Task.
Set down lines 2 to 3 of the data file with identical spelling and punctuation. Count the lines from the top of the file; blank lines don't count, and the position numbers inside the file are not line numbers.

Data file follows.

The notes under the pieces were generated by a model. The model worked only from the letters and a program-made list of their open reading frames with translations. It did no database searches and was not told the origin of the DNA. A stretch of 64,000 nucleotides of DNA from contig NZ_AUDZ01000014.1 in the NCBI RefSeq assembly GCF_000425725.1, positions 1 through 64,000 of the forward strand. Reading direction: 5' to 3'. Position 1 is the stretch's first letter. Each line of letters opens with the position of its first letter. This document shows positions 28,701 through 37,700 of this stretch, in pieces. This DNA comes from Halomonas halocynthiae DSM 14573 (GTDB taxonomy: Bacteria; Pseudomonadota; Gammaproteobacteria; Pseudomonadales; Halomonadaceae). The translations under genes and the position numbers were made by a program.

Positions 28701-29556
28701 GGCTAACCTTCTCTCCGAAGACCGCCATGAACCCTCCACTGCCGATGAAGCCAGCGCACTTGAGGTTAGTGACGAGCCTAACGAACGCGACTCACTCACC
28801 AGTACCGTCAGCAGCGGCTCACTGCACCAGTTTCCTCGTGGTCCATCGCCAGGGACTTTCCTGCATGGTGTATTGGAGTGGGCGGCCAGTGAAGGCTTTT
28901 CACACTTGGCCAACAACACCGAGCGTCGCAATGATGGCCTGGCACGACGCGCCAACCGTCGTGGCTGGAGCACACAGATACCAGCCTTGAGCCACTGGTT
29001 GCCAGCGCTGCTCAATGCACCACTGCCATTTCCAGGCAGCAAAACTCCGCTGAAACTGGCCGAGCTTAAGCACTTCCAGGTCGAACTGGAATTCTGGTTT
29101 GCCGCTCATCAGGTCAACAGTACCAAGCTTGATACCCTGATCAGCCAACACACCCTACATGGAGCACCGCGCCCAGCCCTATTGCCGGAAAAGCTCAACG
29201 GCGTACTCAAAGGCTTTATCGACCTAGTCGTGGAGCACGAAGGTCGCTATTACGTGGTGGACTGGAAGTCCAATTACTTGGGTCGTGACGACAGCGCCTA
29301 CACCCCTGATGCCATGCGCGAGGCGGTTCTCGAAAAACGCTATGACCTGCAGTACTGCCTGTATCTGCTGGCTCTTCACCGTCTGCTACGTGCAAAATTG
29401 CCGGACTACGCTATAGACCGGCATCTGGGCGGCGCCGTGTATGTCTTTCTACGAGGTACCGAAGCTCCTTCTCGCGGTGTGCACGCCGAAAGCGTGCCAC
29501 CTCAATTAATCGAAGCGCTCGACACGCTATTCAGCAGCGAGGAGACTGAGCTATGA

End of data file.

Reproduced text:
Positions 28701-29556
28701 GGCTAACCTTCTCTCCGAAGACCGCCATGAACCCTCCACTGCCGATGAAGCCAGCGCACTTGAGGTTAGTGACGAGCCTAACGAACGCGACTCACTCACC